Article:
The Myanmar military’s crackdown on anti-coup protests has displaced close to a quarter of a million people, a United Nations rights envoy said, as activists in the Southeast Asian nation staged demonstrations calling for the release of all those arrested since the February 1 coup.
Tom Andrews, the UN special rapporteur for Myanmar, again appealed for international action on Wednesday, saying he was “horrified” to learn from his sources that “the junta’s attacks have already left nearly a quarter million Myanmar people displaced”.
“The world must act immediately to address this humanitarian catastrophe,” he added.
Horrified to learn that in addition to murdering at least 737 people & arresting well over 3200, the junta's attacks have already left nearly a quarter million Myanmar people displaced, according to sources. The world must act immediately to address this humanitarian catastrophe. pic.twitter.com/wpNjufbK3K
— UN Special Rapporteur Tom Andrews (@RapporteurUn) April 20, 2021
The appeal came as Myanmar’s neighbours prepare for a summit in the Indonesian capital, Jakarta, on Saturday to discuss the coup.
The 10-member Association of Southeast Asian Nations (ASEAN) has been trying to guide fellow member Myanmar out of the bloody turmoil triggered by the coup, but the group’s principles of consensus and non-interference have restricted its ability to overcome members’ divergent views on how to respond to the army’s killing of hundreds of civilians.
Nikkei Asia – citing a military spokesman – reported on Wednesday that Senior General Min Aung Hlaing, who led the coup, would attend the regional summit.
So far, Myanmar’s military has shown little willingness to engage with its neighbours and no sign of wanting to talk to members of the government it deposed on February 1, accusing some of them of treason, which is punishable by death.
The Assistance Association for Political Prisoners (AAPP), an activist group, says at least 738 people have been killed by security forces since the coup, while 3,300 people are currently in detention, including 20 who have been sentenced to death.
On Wednesday, people shared photos on social media wearing blue shirts and holding up a hand with the name of an arrested person written on it. The shirts are a tribute to pro-democracy activist Win Tin who was imprisoned by the military for 19 years and died on April 21, 2014.
After his release, he pledged to wear a blue shirt until all political prisoners were freed.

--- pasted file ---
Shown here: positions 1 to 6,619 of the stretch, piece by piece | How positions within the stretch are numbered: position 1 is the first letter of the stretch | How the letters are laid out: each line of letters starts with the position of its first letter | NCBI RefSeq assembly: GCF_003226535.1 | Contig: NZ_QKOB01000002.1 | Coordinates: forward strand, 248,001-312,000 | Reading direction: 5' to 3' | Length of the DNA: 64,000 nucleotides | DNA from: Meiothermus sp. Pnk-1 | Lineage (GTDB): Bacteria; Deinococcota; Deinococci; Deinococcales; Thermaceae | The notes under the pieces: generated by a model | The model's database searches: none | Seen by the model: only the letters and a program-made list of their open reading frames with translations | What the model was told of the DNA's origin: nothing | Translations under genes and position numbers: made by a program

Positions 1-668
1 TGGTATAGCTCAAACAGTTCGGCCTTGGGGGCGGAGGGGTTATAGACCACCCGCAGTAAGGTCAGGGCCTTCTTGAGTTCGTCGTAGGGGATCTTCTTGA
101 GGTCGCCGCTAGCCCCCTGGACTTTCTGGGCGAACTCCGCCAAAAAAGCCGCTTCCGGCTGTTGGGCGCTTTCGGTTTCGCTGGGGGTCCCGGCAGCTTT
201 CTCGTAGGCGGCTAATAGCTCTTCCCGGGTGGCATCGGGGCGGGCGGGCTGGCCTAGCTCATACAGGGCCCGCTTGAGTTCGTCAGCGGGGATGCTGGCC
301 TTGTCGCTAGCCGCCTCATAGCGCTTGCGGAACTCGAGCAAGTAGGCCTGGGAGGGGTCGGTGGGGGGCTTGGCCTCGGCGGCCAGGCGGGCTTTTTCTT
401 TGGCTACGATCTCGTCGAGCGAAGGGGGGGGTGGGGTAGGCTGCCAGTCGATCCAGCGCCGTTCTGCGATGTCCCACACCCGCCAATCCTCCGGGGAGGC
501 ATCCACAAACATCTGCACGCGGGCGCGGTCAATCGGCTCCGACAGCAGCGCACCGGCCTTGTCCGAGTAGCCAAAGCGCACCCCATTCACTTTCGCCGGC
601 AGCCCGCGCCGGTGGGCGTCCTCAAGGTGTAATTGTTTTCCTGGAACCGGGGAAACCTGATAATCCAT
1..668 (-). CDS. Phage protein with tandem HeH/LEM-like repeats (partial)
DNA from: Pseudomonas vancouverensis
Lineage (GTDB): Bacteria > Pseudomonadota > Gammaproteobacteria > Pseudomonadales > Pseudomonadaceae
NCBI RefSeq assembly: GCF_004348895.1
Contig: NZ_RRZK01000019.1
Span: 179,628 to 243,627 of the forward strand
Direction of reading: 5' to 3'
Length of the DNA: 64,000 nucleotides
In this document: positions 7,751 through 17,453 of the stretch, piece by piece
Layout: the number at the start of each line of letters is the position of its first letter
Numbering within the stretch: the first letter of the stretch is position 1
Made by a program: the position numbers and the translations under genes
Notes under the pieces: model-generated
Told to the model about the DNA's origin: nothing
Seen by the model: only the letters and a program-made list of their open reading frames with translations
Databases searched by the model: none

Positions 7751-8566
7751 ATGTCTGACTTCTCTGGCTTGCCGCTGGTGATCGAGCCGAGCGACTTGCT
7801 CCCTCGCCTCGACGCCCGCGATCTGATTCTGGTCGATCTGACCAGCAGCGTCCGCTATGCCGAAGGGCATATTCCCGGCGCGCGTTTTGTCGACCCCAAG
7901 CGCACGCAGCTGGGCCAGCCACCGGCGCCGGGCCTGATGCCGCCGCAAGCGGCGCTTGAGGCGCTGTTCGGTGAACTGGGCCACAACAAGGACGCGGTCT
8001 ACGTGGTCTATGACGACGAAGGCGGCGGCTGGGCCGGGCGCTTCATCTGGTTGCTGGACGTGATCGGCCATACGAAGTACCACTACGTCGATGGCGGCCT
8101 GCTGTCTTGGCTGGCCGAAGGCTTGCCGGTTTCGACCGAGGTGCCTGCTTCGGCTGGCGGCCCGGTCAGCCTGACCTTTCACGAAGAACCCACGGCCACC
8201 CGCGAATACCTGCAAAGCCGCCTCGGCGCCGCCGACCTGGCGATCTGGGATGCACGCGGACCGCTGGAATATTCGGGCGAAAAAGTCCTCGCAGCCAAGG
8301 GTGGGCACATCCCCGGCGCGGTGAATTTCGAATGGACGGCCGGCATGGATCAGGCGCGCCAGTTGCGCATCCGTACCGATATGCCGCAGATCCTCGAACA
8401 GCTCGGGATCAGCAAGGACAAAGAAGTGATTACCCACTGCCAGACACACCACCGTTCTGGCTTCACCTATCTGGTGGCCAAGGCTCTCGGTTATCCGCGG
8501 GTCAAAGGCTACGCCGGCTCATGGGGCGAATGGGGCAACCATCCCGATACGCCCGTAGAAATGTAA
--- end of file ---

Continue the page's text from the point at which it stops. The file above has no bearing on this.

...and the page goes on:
“Please raise your voice and demand the release of all the people who are being unfairly detained under the junta government,” protest leader Ei Thinzar Maung said on Facebook.
Protesters initiated”Blue Shirt Campaign” today with written detainee name on palm, calling out to #ReleaseTheDetainees from Spring Revolution. 3300 people are still under unjust detention. Photo crd.#WhatsHappeningInMyanmar #Apr21Coup #Blueshirt4burma#BlueShirtDay2021 pic.twitter.com/9QeOhpvT3F
— Thet Oo (@thintthawkaung) April 21, 2021
— Thinzar Shunlei Yi #WhatshappeninginMyanmar (@thinzashunleiyi) April 21, 2021
#BlueShirtDay2021 campaign also commemorates ex-political prisoner Win Tin's conviction that he'll stop wearing a blue shirt if #Myanmar releases all political prisoners. He co-founded #NLD with #AungSanSuuKyi. He died at age 85 on this day, 7 years ago #WhatsHappeningInMyanmar https://t.co/OhdkjjBeEp pic.twitter.com/bDPEt0AwWW
— May Wong (@MayWongCNA) April 21, 2021
The military has released thousands of people from jail since the coup but relatively few have been linked to the protests. Meanwhile, military-backed television broadcaster MWD reported on Tuesday that the home affairs ministry had declared a National Unity Government (NUG) formed by opponents of the military as unlawful.
Last week, pro-democracy politicians, including deposed members of parliament, announced the formation of NUG that nominally includes Myanmar’s elected leader and Nobel laureate Aung San Suu Kyi, who has been in detention since the coup.
The NUG says it is the legitimate authority in Myanmar and has requested international recognition and an invitation to the Jakarta meeting.
A grouping of ASEAN legislators also said the NUG should be invited.
“ASEAN cannot adequately discuss the situation in Myanmar without hearing from and speaking to the National Unity Government,” ASEAN Parliamentarians for Human Rights said in a statement.
On the invitation to Min Aung Hlaing, it said: “ASEAN must make it abundantly clear that he is not there as a representative of the Myanmar people, who totally reject his barbaric junta.”
Human Rights Watch said the 10-member bloc should immediately withdraw the invitation to the military government.
“Min Aung Hlaing, who faces international sanctions for his role in military atrocities and the brutal crackdown on pro-democracy protesters, should not be welcomed at an intergovernmental gathering to address a crisis he created,” HRW’s Brad Adams said.